Catholic Make-Up of the Supreme Court

by David Nussman  •  •  July 2, 2018   

Most of today's Supreme Court justices are either professed Catholics, nominal Catholics or fallen-away Catholics

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WASHINGTON ( - In the past few decades, Catholic judges have constituted a large part of the U.S. Supreme Court.

Of the 12 justices who were Catholic while serving on the Court, six have been appointed since 1985. Of those, five are still on the Court today.

In years past, leftist commentators specifically complained about the Court's Catholic composition, calling it an obstacle to the abortion agenda and the gay agenda. An op-ed in 2009, for instance, called the Supreme Court a "Catholic boys' club."

That piece, penned by Frances Kissling — who headed the condemned abortion advocacy group Catholics for Choice — lamented the fact that Catholics on the Supreme Court tend to lean conservative. "I am freaked out that [then-President Barack Obama] may nominate a Catholic to the Supreme Court," she said.

The incumbent Supreme Court justices who call themselves Catholic are Anthony Kennedy, Clarence Thomas, Samuel Alito, Sonia Sotomayor and Chief Justice John Roberts. A sixth, Justice Neil Gorsuch, was raised Catholic but currently attends Episcopalian services. The remaining three justices are Jewish.

Kennedy, appointed by Reagan, recently announced his resignation. He's a nominal Catholic who supports same-sex "marriage" and so-called abortion rights. Kennedy angered pro-lifers when he voted in 1992 to uphold Roe v. Wade. Kennedy and Sotomayor, both nominal Catholics, helped legalize same-sex "marriage" in 2015's Obergefell v. Hodges. The other four Catholic justices serving at the time — including now-deceased Antonin Scalia — formed the minority in the 5–4 ruling.

With Kennedy's resignation taking effect July 31, pro-abortion activists are worried about the future of abortion in the United States — especially since President Donald Trump campaigned on the promise to appoint pro-lifers to the Supreme Court.

Senate Minority Leader Chuck Schumer warned fellow Democrats about Trump's nominees, writing in The New York Times, "Perhaps the most consequential issues at stake in this Supreme Court vacancy are affordable health care and a woman's freedom to make the most sensitive medical decisions about her body."

Schumer continued, "If you do not want a Supreme Court Justice who will overturn Roe v. Wade and undo the Affordable Care Act, tell your senators they should not vote for a candidate from Mr. Trump's preordained list."

An opinion piece in the Los Angeles Times warned that Kennedy's resignation could mean "decades of legal diktats rooted in the religious rigidity and social Darwinism of the court's right wing."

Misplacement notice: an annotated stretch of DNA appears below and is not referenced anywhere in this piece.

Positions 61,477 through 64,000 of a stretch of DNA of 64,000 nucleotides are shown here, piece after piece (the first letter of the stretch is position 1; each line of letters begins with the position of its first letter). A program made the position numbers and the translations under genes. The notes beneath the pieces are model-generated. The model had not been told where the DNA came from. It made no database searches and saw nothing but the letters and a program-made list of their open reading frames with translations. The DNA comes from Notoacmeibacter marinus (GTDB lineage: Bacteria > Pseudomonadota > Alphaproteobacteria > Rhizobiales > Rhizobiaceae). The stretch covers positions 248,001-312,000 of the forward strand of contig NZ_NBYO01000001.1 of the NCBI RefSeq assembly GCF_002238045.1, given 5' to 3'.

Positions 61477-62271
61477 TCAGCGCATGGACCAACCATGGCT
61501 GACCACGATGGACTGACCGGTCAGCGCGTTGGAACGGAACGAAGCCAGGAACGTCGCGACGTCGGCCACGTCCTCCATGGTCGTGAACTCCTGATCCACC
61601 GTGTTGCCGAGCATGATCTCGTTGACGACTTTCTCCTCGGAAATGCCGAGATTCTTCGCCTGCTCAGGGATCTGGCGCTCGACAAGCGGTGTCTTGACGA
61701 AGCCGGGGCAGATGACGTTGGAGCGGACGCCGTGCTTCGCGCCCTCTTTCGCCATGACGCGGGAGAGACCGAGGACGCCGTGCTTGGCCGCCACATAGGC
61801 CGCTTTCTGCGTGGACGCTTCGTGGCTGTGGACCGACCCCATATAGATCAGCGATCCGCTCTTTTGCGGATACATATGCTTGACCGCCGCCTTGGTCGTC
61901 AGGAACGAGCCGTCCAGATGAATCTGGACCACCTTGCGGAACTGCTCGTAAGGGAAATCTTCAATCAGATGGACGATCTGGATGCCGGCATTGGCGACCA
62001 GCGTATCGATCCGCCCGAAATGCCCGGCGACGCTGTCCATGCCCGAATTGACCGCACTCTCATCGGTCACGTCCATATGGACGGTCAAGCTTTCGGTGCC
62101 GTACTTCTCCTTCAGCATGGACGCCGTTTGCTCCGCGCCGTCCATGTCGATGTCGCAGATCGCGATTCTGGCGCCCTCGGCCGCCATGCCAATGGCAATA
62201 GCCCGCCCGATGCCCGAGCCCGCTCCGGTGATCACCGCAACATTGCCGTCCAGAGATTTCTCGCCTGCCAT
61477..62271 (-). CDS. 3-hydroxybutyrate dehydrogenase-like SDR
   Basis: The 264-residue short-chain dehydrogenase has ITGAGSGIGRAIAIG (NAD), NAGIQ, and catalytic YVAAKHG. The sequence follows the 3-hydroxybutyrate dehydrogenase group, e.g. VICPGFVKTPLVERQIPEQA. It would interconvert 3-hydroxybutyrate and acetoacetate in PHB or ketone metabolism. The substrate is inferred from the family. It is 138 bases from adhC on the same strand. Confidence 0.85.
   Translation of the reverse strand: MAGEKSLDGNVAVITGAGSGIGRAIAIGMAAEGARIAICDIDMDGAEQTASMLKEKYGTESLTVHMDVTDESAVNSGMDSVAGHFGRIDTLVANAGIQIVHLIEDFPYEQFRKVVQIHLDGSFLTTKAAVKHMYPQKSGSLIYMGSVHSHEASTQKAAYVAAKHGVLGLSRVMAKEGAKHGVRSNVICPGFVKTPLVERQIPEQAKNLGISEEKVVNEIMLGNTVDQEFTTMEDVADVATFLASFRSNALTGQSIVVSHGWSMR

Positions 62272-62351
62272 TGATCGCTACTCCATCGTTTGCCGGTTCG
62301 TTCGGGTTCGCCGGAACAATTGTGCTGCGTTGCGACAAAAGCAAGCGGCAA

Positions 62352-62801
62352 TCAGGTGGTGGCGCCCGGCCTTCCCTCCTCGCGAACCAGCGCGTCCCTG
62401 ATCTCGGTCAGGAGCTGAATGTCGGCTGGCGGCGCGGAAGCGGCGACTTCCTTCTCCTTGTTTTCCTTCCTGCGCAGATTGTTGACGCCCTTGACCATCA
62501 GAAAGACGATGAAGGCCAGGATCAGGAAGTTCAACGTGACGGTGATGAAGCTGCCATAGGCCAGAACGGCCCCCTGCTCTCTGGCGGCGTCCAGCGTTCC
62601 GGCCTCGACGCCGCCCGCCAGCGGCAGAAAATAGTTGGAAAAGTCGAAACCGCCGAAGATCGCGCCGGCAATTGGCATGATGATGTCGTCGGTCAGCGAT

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Right now, Trump has an official list of 25 potential nominees to take Kennedy's spot in the Supreme Court. At least seven of them attended Catholic institutions for high school, college or law school.

Margaret A. Ryan and Amy Coney Barrett went to Notre Dame Law School, the latter working there as a law professor. Federico Moreno and Thomas Hardiman obtained bachelor's degrees at Notre Dame. Diane Sykes has her law degree from Marquette University Law School. Raymond Gruender and Brett Kavanaugh both graduated from Catholic high schools.

Sykes, who went to Jesuit-run Marquette, has ruled against pro-lifers on several occasions. A leftist columnist for Rewire.News noted, "While a judge in Wisconsin, Sykes sentenced two anti-choice protesters to 60 days in jail for a clinic protest. Then, once on the federal bench, Sykes wrote the majority opinion striking down an Indiana law that attempted to defund Planned Parenthood."

At least two of the seven — Barrett and Kavanaugh — are widely known as Catholics.

Barrett, though grilled for being Catholic during Senate hearings last year, has written that judges should remove themselves from cases where their personal beliefs might prevent them from giving an unbiased ruling.

Kavanaugh, meanwhile, has no track record on life and marriage issues, his court decisions focusing primarily on federal administrative law matters.

But they are not the only Catholics on Trump's list. Moreno, for instance, was involved in the Catholic Lawyers Guild — panned by some on the grounds of the separation of Church and State.

Once on the federal bench, Sykes wrote the majority opinion striking down an Indiana law that attempted to defund Planned Parenthood.

Though not Catholic-educated, Judge William Pryor, Jr. of Alabama — also on Trump's list — was raised Catholic and has a staunchly pro-life and pro-marriage track record.

The first Catholic to serve on the Court was Chief Justice Roger B. Taney, appointed by President Andrew Jackson in 1836. Taney has a negative legacy for delivering a pro-slavery ruling in 1857's Dred Scott v. Sandfordconsidered one of the worst rulings in the history of the Supreme Court. The decision heightened political tensions that would soon erupt in the U.S. Civil War.

During the 20th century, it became common custom to have one Catholic — or at least a justice sympathetic to Catholicism— serve on the Court. It was known colloquially as "the Catholic seat."

The period between the retirement of pro-abortion John Paul Stevens in 2010 and Gorsuch's appointment in 2017 marked the first time in American history that the Court had no Protestants serving as justices.

All nine current justices completed law degree programs at Ivy League universities: five at Harvard, three at Yale and one at Columbia.

Six of them obtained their undergraduate degrees from Ivy League institutions, and two others attended Stanford University. Only one justice, devout Catholic Clarence Thomas, went to a Catholic institution for his undergraduate degree.


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